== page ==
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Blood and its components

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    Blood and its components Blood and its components Presentation Transcript

    • BLOOD ANATOMY
      BY DR. SUMAIYA TAREEN
    • BLOOD AND ITS COMPONENTS
    • Fluids of the Body
      Cells of the body are serviced by 2 fluids
      blood
      composed of plasma and a variety of cells
      transports nutrients and wastes
      interstitial fluid
      bathes the cells of the body
      Nutrients and oxygen diffuse from the blood into the interstitial fluid & then into the cells
      Wastes move in the reverse direction
      Hematology is study of blood and blood disorders
    • Physical Characteristics of Blood
      Thicker (more viscous) than water and flows more slowly than water
      Temperature of 100.4 degrees F
      pH 7.4 (7.35-7.45)
      8 % of total body weight
      Blood volume
      5 to 6 liters in average male
      4 to 5 liters in average female
      hormonal negative feedback systems maintain constant blood volume and osmotic pressure
    • Functions of Blood
      Transportation
      O2, CO2, metabolic wastes, nutrients, heat & hormones
      Regulation
      helps regulate pH through buffers
      helps regulate body temperature
      coolant properties of water
      vasodilatation of surface vessels dump heat
      helps regulate water content of cells by interactions with dissolved ions and proteins
      Protection from disease & loss of blood
    • Blood components
      55% plasma: 7 to 8% dissolved substances (sugars, amino acids, lipids & vitamins), ions, dissolved gases, hormones
      most of the proteins are plasma proteins: provide a role in balancing osmotic pressure and water flow between the blood and extracellular fluid/tissues
      loss of plasma proteins from blood – decreases osmotic pressure in blood and results in water flow out of blood into tissues – swelling
      most common plasma proteins: albumin, globulins, clotting proteins (fibrin)
    • Blood: Cellular elements
      45% of blood is the cellular elements or formed elements
      99% of this (44.55% of total blood) is erythrocytes or RBCs
      formed by differentiation of hematopoietic stem cells (HSCs) in the red bone marrow of long bones and pelvis – makes about 2 million per second!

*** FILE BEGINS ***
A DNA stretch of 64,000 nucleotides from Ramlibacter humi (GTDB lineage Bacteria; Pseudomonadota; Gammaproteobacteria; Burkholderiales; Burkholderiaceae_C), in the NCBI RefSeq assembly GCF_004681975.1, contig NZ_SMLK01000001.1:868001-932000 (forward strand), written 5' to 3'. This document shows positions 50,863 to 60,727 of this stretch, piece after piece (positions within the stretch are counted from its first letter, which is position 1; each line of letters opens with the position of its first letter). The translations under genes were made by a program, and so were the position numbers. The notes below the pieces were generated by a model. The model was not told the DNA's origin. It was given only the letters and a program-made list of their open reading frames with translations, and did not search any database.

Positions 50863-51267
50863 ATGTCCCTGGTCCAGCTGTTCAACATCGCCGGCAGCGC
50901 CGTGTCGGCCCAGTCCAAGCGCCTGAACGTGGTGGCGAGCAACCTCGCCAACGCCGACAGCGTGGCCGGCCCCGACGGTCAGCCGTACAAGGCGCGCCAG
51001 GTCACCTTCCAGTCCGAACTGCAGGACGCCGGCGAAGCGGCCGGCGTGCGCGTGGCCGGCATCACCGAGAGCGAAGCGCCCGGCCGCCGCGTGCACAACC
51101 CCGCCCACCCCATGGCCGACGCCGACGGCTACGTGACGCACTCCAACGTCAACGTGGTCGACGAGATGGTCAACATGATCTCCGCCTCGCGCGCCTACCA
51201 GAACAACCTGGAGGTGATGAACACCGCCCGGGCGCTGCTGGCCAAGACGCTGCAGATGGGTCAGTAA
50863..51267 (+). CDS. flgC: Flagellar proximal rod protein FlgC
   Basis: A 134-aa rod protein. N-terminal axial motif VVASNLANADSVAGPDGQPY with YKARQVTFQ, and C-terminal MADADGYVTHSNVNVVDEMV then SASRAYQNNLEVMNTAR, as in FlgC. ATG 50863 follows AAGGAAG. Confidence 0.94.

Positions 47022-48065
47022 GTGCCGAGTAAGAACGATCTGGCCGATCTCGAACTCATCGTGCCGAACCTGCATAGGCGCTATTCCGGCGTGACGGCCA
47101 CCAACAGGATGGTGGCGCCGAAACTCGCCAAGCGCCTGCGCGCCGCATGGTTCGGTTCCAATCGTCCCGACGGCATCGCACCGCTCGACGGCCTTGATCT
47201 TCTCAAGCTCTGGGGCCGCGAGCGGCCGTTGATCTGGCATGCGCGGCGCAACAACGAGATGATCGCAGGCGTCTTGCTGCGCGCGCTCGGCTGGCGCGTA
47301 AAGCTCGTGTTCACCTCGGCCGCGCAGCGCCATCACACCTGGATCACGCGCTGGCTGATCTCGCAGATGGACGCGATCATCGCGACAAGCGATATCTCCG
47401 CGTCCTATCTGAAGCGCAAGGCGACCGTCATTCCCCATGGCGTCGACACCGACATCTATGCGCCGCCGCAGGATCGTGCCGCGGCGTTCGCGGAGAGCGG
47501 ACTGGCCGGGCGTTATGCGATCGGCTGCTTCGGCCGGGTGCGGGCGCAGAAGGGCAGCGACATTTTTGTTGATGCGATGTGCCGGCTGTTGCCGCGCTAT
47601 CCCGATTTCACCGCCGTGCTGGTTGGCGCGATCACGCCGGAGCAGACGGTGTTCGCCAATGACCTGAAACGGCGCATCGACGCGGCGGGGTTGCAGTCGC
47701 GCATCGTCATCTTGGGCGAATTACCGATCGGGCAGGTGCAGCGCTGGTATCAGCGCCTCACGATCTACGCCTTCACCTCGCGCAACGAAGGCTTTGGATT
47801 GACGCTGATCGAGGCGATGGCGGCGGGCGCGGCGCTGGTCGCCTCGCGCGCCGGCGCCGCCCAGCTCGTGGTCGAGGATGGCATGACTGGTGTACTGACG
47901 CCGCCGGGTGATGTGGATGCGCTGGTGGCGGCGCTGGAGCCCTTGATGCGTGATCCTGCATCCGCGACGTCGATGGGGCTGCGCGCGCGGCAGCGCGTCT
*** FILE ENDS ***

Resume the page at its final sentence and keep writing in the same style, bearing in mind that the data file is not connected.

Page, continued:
most numerous cell type in the body – 4 to 6 million per ul blood
      as they mature in the marrow they lose most organelles and its nucleus
      lack mitochondria and cannot use the oxygen they transport for ATP synthesis
      lives only about 120 days – destroyed by the liver and spleen
      liver degrades the hemoglobin to its globin component and the heme is degraded to a pigment called bilirubin - bile
      Iron(Fe+3)
      transported in blood attached to transferrin protein
      stored in liver, muscle or spleen
      attached to ferritin or hemosiderin protein
      in bone marrow being used for hemoglobin synthesis
    • 1% found in the Buffy coat :
      -leukocytes (WBCs) and platelets (thromobocytes)
      -neutrophils: phagocytic properties
      -release lysozymes which destroy/digest bacteria
      -release defensin proteins that act like antibiotics & poke holes in bacterial cell walls destroying them
      -release strong oxidants (bleach-like, strong chemicals ) that destroy bacteria
      - releases cytokines that attract other neutrophils
      -eosinophils: parasitic defense cells
      -also involved in the allergic response
      -release histaminase
      slows down inflammation caused by
      basophils
      -basophils: heparin, histamine & serotonin
      -heighten the inflammatory response and account for hypersensitivity (allergic) reaction
      -monocytes: enter various tissues and
      differentiate into phagocytic macrophages
      -lymphocytes: T and B cells
    • Blood Plasma
      • Composed of approximately 90 percent water
      • Includes many dissolved substances
      • Nutrients, Salts (metal ions)
      • Respiratory gases
      • Hormones
      • Proteins, Waste products
    • FORMED ELEMENTS OF BLOOD
      Red blood cells ( erythrocytes )
      White blood cells ( leukocytes )
      granular leukocytes